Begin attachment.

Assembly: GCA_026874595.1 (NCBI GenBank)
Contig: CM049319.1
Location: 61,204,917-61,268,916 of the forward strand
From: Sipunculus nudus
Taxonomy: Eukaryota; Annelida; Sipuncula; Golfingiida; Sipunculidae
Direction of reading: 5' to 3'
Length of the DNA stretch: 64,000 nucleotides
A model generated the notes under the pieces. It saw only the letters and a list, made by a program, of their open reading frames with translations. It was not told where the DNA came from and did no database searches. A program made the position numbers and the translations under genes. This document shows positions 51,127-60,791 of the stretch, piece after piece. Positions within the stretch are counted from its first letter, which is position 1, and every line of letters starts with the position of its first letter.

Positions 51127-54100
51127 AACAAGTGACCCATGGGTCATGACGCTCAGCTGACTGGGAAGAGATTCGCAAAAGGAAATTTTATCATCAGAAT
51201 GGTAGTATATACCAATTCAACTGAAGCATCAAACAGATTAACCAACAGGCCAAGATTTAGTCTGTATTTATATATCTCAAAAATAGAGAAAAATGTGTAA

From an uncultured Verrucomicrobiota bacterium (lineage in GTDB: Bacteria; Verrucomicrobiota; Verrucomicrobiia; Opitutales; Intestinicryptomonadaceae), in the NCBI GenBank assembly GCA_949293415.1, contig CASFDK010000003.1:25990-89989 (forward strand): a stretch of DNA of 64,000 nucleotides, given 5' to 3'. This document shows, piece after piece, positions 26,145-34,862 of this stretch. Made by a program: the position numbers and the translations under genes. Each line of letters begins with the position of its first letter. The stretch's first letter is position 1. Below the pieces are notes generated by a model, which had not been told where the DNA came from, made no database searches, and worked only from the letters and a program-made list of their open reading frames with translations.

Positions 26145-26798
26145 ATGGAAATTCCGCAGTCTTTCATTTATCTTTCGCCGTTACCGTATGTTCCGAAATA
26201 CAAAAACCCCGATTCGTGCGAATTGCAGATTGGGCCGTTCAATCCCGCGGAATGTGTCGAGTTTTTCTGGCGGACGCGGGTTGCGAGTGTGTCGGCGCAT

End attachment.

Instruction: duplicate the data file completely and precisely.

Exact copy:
Assembly: GCA_026874595.1 (NCBI GenBank)
Contig: CM049319.1
Location: 61,204,917-61,268,916 of the forward strand
From: Sipunculus nudus
Taxonomy: Eukaryota; Annelida; Sipuncula; Golfingiida; Sipunculidae
Direction of reading: 5' to 3'
Length of the DNA stretch: 64,000 nucleotides
A model generated the notes under the pieces. It saw only the letters and a list, made by a program, of their open reading frames with translations. It was not told where the DNA came from and did no database searches. A program made the position numbers and the translations under genes. This document shows positions 51,127-60,791 of the stretch, piece after piece. Positions within the stretch are counted from its first letter, which is position 1, and every line of letters starts with the position of its first letter.

Positions 51127-54100
51127 AACAAGTGACCCATGGGTCATGACGCTCAGCTGACTGGGAAGAGATTCGCAAAAGGAAATTTTATCATCAGAAT
51201 GGTAGTATATACCAATTCAACTGAAGCATCAAACAGATTAACCAACAGGCCAAGATTTAGTCTGTATTTATATATCTCAAAAATAGAGAAAAATGTGTAA

From an uncultured Verrucomicrobiota bacterium (lineage in GTDB: Bacteria; Verrucomicrobiota; Verrucomicrobiia; Opitutales; Intestinicryptomonadaceae), in the NCBI GenBank assembly GCA_949293415.1, contig CASFDK010000003.1:25990-89989 (forward strand): a stretch of DNA of 64,000 nucleotides, given 5' to 3'. This document shows, piece after piece, positions 26,145-34,862 of this stretch. Made by a program: the position numbers and the translations under genes. Each line of letters begins with the position of its first letter. The stretch's first letter is position 1. Below the pieces are notes generated by a model, which had not been told where the DNA came from, made no database searches, and worked only from the letters and a program-made list of their open reading frames with translations.

Positions 26145-26798
26145 ATGGAAATTCCGCAGTCTTTCATTTATCTTTCGCCGTTACCGTATGTTCCGAAATA
26201 CAAAAACCCCGATTCGTGCGAATTGCAGATTGGGCCGTTCAATCCCGCGGAATGTGTCGAGTTTTTCTGGCGGACGCGGGTTGCGAGTGTGTCGGCGCAT